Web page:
- Investor Dan Calugar Discusses Whether the Emergence of Quantum Computing in Algorithmic Trading Is a Game-Changer for Financial Markets
- Meet Grant Conner: The Eco-Friendly Gold Supplier Revolutionizing the Jewelry Industry
- MBD Financials: The Revolutionary Platform Redefining How We Harness the Digital Age to Empower Others
TalkTalk hacked details sold in black market for just over a pound each
Hacked TalkTalk customers' bank details are now up for sale for just over a £1 each in black market websites.
Express reported that the details emerged online Sunday. The information includes people's names, phone numbers, addresses, and even account numbers. Charging £1.50 for each detail, the people behind the massive cyber crime could generate huge profit from peddling the information. The fraudsters are selling the details online to multiple people, who will then try to use them on fraudulent activities. Hackers gained access to information from more than four million TalkTalk customers in the UK. Online scammers find these data highly valuable.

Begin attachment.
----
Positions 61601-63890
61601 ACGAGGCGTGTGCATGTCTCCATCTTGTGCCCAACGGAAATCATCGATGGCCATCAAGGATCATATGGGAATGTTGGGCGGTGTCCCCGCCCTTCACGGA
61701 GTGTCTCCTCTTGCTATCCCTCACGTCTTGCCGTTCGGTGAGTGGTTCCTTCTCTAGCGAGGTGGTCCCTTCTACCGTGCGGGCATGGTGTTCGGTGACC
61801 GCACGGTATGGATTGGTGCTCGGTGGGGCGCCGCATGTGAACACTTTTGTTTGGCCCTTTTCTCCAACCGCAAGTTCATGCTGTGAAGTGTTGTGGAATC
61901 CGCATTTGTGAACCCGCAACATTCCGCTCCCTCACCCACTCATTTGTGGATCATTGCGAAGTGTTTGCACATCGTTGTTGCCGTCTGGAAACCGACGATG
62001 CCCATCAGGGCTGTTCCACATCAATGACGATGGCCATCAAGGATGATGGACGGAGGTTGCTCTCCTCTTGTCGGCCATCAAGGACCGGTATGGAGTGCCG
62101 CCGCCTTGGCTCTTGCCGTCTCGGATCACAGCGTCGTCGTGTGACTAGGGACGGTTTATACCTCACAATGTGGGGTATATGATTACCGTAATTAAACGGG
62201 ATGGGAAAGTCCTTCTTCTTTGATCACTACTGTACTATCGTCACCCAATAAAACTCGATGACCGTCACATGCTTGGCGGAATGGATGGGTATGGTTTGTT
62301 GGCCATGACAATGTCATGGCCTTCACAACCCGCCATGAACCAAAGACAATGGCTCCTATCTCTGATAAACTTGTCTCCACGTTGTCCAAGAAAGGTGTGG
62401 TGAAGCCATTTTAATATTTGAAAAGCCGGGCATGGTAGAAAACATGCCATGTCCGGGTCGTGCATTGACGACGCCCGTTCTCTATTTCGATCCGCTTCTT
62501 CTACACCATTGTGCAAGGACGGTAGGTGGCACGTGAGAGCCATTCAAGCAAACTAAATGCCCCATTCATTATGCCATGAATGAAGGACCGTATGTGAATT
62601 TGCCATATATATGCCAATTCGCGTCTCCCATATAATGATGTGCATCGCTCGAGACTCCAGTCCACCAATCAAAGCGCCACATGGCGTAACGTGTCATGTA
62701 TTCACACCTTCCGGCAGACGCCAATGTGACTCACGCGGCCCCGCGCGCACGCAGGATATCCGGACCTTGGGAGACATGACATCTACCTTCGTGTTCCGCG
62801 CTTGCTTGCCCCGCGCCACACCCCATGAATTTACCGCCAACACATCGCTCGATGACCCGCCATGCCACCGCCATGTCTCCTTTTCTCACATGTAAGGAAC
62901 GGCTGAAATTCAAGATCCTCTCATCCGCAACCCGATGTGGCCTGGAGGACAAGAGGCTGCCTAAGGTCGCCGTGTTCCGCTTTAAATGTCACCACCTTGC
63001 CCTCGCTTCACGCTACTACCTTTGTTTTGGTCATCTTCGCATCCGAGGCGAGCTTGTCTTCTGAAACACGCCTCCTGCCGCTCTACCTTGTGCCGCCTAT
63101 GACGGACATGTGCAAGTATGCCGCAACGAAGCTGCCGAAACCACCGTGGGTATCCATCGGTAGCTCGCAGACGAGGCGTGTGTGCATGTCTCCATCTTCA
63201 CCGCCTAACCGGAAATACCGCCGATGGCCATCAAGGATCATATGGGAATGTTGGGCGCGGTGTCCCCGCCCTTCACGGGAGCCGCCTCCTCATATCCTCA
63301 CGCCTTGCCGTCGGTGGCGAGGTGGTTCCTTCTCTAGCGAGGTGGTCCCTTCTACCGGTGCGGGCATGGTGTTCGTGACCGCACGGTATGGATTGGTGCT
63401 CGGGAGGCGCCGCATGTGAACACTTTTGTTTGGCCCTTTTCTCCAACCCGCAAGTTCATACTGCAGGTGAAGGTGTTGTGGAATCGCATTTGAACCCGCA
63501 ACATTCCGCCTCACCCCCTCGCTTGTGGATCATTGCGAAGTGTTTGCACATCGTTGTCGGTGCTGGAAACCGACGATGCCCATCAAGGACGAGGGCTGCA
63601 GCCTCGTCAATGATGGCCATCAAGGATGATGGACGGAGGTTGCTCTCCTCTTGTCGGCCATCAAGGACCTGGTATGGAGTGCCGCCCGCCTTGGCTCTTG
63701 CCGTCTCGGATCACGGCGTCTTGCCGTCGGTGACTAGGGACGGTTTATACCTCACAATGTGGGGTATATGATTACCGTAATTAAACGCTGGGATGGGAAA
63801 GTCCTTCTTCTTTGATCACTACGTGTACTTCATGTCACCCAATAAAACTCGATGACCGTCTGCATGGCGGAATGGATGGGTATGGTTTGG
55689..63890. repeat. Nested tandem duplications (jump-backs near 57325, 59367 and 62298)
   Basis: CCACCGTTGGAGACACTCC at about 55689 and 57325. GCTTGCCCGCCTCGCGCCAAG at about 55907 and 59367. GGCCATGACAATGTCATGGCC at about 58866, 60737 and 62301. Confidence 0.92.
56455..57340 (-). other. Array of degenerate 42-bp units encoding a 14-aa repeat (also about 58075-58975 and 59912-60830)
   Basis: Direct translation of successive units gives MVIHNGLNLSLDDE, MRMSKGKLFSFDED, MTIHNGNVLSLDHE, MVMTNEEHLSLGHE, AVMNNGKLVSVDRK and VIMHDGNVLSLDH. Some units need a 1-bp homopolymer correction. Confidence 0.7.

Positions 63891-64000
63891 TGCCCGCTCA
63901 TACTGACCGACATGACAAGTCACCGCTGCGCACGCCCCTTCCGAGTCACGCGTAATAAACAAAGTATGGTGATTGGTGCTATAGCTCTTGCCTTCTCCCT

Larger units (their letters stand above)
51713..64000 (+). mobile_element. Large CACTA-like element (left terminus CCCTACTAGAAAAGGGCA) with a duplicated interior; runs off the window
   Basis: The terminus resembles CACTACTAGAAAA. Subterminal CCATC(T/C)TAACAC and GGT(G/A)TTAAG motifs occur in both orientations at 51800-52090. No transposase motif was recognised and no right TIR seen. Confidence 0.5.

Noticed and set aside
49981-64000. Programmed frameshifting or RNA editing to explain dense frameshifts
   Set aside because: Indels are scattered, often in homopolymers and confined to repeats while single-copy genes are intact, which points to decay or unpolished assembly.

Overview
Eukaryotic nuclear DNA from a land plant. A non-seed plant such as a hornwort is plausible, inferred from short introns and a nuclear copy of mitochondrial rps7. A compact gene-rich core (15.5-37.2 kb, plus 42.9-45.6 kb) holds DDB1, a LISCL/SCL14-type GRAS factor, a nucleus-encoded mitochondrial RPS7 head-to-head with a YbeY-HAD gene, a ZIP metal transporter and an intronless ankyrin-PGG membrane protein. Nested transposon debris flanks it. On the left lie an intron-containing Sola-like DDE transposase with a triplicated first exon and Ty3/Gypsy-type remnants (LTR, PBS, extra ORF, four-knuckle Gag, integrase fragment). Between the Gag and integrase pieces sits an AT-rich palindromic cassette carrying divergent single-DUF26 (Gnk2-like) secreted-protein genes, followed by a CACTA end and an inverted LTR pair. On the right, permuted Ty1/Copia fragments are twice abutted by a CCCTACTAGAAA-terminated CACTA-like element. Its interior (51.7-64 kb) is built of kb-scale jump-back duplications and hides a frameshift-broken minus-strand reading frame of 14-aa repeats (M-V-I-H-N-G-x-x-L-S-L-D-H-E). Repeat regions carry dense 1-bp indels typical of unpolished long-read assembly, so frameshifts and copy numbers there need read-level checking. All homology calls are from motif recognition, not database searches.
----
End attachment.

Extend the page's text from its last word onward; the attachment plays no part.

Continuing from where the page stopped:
According to Mail Online, Eastern European criminal gangs are the main buyers of the stolen information. There is a total of 21,000 bank account numbers, codes, and phone numbers that were hacked in the massive security breach, according to TalkTalk. Now, there are reports that one hacker could earn up to £150,000 out of one data and selling it to multiple gangs.
Meanwhile, The Guardian reported that there have been three men already arrested by the authorities who are investigating the cyber attack on TalkTalk. The third man is a 20-year-old who was arrested in Staffordshire on Saturday, according to Scotland Yard. The other two are a 16-year-old boy from Feltham in west London and the other was a 15-year-old boy from County Antrim in Northern Ireland. The two boys are now out on bail.
However, there are reports claiming that Russian-based jihadis are responsible for the cyber hack. They said it is a start of a cyber war on Britain. The group is connected to the ISIS and is spreading fear that it could get to people's details and use them to fund their terror campaigns. The group boasted online that they made their tracks untraceable using onion routing, private key emails, encrypted chat message, hacked servers, and private key emails.
Join the Conversation